Runaway Household Cavalry horse that was injured after bolting through central London will take part in the King's Birthday Parade

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A runaway Household Cavalry horse which was injured after bolting through central London will take part in the King’s Birthday Parade.

Tennyson was one of five horses who was spooked by building works in Belgravia and galloped off through the capital. Five people – including three soldiers – were injured in the rampage on April 24.

Now Tennyson has been named as one of the Sovereign’s Escort during the parade, which will feature more than 240 horses and one ‘extremely large’ dog.

Because of his ongoing cancer treatment, the King will inspect the soldiers from a carriage rather than riding a horse during the parade tomorrow. Two other horses involved in the rampage, Trojan and Vanquish, will also be back in the public eye, providing the ceremonial guard at the official entrance to the Royal Palaces.

The two more seriously injured horses, Vida and Quaker, are still receiving care from the Horse Trust.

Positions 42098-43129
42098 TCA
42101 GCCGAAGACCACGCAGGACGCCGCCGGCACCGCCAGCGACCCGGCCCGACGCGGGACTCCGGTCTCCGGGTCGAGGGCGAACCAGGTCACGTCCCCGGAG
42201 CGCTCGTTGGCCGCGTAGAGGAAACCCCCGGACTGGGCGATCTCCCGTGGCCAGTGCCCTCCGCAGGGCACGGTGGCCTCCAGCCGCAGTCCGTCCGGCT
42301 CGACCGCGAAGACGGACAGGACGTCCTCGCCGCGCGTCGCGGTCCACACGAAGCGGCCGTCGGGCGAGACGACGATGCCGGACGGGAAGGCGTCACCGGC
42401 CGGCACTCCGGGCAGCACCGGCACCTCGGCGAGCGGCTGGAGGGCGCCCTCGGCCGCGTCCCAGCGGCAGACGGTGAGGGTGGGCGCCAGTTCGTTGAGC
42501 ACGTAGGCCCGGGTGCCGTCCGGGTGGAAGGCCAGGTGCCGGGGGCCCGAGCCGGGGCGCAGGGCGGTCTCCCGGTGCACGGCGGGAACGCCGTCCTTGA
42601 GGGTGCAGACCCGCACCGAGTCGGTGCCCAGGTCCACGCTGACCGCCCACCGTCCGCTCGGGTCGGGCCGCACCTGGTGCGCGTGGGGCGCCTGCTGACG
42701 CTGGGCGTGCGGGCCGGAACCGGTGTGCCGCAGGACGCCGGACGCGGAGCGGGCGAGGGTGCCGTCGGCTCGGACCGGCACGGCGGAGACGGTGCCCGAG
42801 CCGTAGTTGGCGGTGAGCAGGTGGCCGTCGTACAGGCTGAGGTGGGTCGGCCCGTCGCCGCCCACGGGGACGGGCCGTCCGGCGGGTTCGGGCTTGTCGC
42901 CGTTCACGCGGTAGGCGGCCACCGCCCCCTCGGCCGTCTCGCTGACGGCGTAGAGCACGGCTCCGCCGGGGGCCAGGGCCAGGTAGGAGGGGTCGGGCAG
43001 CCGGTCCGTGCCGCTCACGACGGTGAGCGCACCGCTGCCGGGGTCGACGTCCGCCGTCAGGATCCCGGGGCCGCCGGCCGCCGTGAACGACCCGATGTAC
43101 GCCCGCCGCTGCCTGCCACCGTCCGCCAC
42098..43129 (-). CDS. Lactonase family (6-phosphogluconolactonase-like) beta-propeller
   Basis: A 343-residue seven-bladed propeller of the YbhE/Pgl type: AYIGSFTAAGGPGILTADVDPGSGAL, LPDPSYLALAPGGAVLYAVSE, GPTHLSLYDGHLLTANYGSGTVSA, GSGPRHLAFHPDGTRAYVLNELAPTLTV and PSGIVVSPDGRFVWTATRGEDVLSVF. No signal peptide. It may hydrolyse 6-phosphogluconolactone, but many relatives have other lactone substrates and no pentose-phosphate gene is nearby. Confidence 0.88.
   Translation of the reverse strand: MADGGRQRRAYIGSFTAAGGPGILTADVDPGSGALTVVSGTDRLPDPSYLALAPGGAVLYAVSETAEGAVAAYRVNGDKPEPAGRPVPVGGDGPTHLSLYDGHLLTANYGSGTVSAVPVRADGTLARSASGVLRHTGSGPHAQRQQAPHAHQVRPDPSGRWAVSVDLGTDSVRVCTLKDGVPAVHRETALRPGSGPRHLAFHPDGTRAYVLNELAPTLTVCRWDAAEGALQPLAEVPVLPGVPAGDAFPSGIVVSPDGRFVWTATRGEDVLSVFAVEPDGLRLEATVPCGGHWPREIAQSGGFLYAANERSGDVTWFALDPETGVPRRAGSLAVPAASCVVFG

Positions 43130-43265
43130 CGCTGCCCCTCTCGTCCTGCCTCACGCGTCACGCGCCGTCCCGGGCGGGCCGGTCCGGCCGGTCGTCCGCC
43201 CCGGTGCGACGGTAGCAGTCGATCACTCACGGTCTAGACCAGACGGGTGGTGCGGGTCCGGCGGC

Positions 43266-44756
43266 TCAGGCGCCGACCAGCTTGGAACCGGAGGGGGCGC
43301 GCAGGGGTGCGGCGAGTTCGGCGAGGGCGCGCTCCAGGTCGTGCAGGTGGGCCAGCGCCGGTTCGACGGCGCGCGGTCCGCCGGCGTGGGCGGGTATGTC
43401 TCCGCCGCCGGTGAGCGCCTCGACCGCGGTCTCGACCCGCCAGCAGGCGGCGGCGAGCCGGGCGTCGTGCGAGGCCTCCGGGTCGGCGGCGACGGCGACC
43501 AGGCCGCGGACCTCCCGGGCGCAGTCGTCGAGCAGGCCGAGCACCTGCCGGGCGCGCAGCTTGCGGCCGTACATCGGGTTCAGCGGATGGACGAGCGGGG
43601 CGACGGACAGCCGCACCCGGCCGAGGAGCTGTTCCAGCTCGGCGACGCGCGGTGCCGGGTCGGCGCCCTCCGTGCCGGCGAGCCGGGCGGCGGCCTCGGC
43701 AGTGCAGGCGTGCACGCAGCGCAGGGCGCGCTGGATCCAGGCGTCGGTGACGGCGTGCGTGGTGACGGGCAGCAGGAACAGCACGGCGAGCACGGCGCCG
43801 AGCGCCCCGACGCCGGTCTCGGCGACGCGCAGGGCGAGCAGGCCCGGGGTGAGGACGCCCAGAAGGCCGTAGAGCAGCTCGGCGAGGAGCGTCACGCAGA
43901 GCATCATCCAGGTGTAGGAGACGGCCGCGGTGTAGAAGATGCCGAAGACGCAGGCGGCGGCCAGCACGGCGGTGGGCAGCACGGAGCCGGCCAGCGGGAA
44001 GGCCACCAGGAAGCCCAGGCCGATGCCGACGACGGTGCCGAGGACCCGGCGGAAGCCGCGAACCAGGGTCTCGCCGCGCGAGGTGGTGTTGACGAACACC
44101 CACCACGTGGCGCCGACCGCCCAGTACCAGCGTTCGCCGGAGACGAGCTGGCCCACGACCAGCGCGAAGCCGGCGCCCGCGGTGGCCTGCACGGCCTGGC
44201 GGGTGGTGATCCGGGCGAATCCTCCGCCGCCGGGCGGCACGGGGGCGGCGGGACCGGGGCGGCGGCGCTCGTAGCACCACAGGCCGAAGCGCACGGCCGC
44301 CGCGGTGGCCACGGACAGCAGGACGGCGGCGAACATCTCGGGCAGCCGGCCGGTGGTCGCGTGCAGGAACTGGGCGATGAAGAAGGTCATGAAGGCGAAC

Tennyson (pictured) has been named as one of the Sovereign’s Escort during the parade, which will feature more than 240 horses and one ‘extremely large’ dog

Tennyson (pictured) has been named as one of the Sovereign’s Escort during the parade, which will feature more than 240 horses and one ‘extremely large’ dog

Tennyson was one of five horses who was spooked by building works in Belgravia and galloped off through the capital. Five people – including three soldiers – were injured in the rampage on April 24

Tennyson was one of five horses who was spooked by building works in Belgravia and galloped off through the capital. Five people – including three soldiers – were injured in the rampage on April 24

The horses bolted and went on a six-mile rampage through central London

The horses bolted and went on a six-mile rampage through central London 

Two other horses involved in the rampage, Trojan and Vanquish, will also be back in the public eye, providing the ceremonial guard at the official entrance to the Royal Palaces

Two other horses involved in the rampage, Trojan and Vanquish, will also be back in the public eye, providing the ceremonial guard at the official entrance to the Royal Palaces 

Captain Charles Carr-Smith praised Tennyson as the ‘epitome of a Cavalry Black’.

He added: ‘Tennyson has returned to service without missing a step. His return has lifted the spirits of those in 1 Troop the Life Guards.

‘Due to so many well-wishers sending in mints, it goes without saying that Tennyson has the freshest breath of any horse on parade.’

Jeanette Allen, the chief executive of the Horse Trust, said she was proud to see the three horses return to service last month.

She added: ‘Anything we have done to help them complete their recovery, to the point of returning to full duties, means a great deal to us.’